There’s nothing like a clean slate. For her first collection after a three-year absence, Veronique Branquinho stuck to a mostly neutral palette of nude, black and white, placing the emphasis on graphic shapes and volumes.
From the opening lineup of goddess gowns — which came in pleated nude chiffon or copper lamé jersey — to the pleated dresses with geometric necklines and backs, the Belgian designer worked a subtle look of feminine appeal. Crisp sundresses in irregular black-and-white stripes were a contemporary take on the Deauville beach fashions made popular by Coco Chanel in the Twenties. A couple of masculine suits proved Branquinho’s fans can still rely on her for perfectly cut pants, but the more tantalizing story here was the play on volumes: extra-wide legs on cotton trousers, left unbuttoned to show a flash of leg; oversized armholes on white cotton poplin shirts (undershirt optional).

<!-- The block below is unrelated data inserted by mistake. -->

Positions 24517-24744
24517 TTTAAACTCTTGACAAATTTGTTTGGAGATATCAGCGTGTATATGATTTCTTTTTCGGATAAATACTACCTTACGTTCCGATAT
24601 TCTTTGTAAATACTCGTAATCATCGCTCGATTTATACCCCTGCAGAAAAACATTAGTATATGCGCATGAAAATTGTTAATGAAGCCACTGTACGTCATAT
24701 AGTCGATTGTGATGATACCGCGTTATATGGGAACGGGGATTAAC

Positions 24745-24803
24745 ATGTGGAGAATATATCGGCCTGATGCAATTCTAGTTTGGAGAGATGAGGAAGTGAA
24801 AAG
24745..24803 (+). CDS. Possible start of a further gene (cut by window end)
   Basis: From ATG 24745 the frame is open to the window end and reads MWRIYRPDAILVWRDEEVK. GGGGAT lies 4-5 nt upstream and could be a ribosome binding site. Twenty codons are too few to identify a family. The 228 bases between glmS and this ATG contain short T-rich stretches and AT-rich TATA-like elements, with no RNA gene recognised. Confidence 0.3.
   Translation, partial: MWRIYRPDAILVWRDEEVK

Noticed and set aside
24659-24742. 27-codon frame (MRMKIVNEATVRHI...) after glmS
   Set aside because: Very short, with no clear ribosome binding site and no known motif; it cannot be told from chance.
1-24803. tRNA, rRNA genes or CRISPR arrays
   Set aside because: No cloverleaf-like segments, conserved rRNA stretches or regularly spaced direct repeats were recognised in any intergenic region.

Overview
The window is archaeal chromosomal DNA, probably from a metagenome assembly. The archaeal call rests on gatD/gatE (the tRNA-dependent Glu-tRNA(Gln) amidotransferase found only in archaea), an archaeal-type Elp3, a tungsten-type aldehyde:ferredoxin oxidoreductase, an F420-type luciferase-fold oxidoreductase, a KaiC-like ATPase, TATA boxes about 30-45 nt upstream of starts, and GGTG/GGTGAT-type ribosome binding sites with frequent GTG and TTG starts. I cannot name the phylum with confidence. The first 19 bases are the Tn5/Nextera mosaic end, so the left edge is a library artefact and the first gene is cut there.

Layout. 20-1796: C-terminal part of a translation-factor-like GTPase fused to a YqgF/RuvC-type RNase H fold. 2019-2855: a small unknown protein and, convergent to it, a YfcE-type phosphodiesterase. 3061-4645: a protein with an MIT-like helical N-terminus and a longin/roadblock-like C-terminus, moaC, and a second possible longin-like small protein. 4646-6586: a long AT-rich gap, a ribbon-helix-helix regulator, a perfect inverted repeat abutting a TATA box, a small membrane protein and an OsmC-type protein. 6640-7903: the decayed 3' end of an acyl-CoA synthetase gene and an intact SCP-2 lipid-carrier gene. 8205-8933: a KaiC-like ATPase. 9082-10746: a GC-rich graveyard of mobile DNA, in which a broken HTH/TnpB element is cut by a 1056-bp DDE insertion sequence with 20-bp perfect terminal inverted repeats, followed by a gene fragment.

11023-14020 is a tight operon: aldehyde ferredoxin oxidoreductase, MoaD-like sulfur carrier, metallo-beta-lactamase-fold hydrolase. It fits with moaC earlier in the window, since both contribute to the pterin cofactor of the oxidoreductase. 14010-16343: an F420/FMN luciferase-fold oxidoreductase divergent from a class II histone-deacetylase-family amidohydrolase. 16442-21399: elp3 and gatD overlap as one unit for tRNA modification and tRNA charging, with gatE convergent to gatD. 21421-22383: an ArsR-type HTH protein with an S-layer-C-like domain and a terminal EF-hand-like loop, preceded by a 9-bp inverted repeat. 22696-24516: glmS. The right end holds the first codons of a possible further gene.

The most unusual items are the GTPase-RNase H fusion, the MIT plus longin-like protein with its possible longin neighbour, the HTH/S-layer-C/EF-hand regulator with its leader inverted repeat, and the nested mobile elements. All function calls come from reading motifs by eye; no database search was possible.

The copper accessories, including ball-ended cuffs worn on bare skin or clamped over sleeves, added a tough edge to the looks.